By: Joe Strupp
It was almost fitting that the day Jayson Blair came to Editor & Publisher for an interview, word circulated that Mike Barnicle, another well-known fabricator, had been given a second chance in Boston, having signed up with the Boston Herald for a twice-weekly column.
While Barnicle’s past transgressions at The Boston Globe — where he resigned nearly six years ago when faced with accusations of lifting story passages and making up facts — seem to hardly stack up against Blair’s well-documented misdeeds, the timing is interesting. Hopefully it is not a sign that second and third chances for veteran journalists who go wrong are more possible than in the past. Perhaps we’ll see the return of Janet Cooke any day now. Certainly, Blair has shown that unethical newsroom crime can pay.
As one of Blair’s harshest critics, I was skeptical when E&P was given the chance to interview him, wondering if we could avoid helping him sell more books. But we received such an outpouring from readers in response to our call for questions that it’s clear most of them were glad that we seized this opportunity.
Arriving about five minutes early, Blair came to E&P with a part-time assistant and a representative from the audio division of his publisher New Millennium — both of whom sat in on the interview, but said very little.
To look at Blair, you might not guess that he was behind the worst journalistic abuse in recent newspaper history. A little more than five feet tall and soft-spoken, he emits none of the anger or rage you might expect from someone of such notoriety. Or, one might add, the shame.
With a smile, friendly handshake and laughter-filled greeting, Blair might just as easily have been meeting some old pals for a poker game as discussing the news industry’s worst atrocity and his central role in it. It is clear how he managed to fake his way through assignments and falsehoods at The New York Times, displaying an obvious charm, appearing interested in others, and putting possible antagonists at ease with a joking manner.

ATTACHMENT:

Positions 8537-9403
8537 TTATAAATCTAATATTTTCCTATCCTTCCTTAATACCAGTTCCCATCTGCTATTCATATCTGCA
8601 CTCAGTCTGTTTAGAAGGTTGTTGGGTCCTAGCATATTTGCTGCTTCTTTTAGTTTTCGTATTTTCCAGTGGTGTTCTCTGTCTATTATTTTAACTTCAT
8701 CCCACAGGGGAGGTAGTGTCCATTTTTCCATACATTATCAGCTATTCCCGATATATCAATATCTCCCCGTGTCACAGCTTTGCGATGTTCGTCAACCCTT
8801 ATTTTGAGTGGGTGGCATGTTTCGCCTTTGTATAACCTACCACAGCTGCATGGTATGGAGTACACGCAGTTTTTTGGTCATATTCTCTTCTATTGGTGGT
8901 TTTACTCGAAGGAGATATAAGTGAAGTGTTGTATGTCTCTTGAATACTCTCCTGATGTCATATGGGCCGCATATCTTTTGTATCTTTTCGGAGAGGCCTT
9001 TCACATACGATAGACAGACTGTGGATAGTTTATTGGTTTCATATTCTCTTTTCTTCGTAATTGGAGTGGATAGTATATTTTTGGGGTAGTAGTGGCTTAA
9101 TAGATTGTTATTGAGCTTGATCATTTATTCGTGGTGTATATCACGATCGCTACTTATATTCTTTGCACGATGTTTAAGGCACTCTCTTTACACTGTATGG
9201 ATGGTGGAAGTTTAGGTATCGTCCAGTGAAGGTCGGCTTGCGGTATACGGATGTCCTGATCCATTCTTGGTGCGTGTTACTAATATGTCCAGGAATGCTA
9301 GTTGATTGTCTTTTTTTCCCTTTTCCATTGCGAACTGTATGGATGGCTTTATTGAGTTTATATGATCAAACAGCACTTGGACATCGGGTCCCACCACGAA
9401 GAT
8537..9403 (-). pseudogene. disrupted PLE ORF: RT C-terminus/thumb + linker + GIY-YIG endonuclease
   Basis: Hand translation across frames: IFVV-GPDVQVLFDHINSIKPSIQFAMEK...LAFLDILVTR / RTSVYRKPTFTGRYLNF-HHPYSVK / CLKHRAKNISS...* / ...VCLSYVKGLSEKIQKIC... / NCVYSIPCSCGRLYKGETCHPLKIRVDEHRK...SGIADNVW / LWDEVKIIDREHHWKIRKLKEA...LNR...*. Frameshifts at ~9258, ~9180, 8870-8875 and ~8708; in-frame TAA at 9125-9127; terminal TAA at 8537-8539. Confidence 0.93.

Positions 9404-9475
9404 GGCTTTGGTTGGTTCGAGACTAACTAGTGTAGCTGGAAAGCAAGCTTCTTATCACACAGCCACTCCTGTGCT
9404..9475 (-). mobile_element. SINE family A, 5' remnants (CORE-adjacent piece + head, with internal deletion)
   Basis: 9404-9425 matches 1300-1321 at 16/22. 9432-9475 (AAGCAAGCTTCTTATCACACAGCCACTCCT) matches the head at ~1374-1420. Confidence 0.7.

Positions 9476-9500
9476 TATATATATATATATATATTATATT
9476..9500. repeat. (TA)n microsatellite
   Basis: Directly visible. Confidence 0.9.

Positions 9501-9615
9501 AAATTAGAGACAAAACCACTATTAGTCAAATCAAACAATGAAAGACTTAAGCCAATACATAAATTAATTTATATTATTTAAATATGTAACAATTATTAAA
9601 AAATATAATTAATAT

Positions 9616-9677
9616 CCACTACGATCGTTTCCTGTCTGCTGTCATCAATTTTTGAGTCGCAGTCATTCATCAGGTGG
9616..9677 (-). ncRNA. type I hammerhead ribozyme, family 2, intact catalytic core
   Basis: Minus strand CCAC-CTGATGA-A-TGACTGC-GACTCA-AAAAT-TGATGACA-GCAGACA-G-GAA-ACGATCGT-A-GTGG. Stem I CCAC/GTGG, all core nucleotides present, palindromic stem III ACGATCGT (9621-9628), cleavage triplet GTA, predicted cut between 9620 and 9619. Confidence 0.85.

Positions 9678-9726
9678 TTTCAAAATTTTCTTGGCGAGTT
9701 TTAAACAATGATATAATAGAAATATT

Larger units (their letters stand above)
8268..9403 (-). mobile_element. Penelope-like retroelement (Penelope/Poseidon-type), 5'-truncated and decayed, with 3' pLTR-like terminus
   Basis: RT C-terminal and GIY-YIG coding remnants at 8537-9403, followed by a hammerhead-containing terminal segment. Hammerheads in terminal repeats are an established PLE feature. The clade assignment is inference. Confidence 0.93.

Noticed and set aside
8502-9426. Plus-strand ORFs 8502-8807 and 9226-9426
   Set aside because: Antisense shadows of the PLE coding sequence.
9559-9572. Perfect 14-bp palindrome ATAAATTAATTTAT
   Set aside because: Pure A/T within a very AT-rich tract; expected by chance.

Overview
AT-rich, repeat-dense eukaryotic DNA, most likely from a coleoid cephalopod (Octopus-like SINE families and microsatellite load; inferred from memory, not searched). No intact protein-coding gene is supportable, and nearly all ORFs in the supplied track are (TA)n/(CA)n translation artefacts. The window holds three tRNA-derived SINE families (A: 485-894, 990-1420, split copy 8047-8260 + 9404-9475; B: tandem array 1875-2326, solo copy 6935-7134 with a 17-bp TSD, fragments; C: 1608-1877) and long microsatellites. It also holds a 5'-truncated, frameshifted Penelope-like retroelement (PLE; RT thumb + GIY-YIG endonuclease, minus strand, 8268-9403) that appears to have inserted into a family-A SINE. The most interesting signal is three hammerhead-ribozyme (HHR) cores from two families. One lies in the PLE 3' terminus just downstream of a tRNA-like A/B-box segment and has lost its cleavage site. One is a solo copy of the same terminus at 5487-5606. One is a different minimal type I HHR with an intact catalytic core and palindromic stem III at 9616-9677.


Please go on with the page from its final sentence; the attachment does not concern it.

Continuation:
When things got down to business, Blair’s demeanor remained calm, but guarded. He seemed to think through his answers, stumbling over exact words on occasion, but appearing sincere — remarkable for an admitted liar. Still, under questioning, he often sat nervously in a chair, tucking a hand under his leg as he fidgeted slightly. Sometimes he picked up items on a desk in front of him and fiddled with them.
But Blair did not refuse to answer any questions and set no parameters for the hour-long interview, although he would offer one-sentence responses for some questions and declined to elaborate on his relationship with former Times managing editor Gerald Boyd, who lost his job following Blair’s scandal. He also went off the record at one point to comment on specific pressures he felt early in his career.
His longest pause occurred when he was asked if he would have been hired by the Times had he not been a member of a minority group.
One other thing I learned about Jayson Blair from interviewing him that I haven’t seen anywhere else: He changed his name from Jason to Jayson in eighth grade, but gave no reason why. He said he did not change it legally so, in a sense, even his very name is a lie.
Blair managed to see the irony in his book being fact-checked, offering a laugh when discussing how stringently the project was vetted. He also took a moment to find specific passages in the book at least three times during the sit-down when asked why he wrote something.
When his cell phone rang in the middle of a question, Blair did not miss a beat as he checked the phone, chose not to answer it, and returned it to his pocket all the while responding to the question. But the most bizarre moment occurred late in the interview when he mentioned that the Times was going to pan his book this Sunday, revealed that he had an advance of the review — and offered to give us a copy of it.
Overall, Blair seems to reflect in person what he wrote in his book. He appears willing to take the criticism but taking full responsibility appears difficult. He is quick to blame his mental illness, drug and alcohol problems, and newsroom pressures, while also claiming that his abuses were not as dangerous as some others. “My stories didn’t get any American soldiers killed,” he said.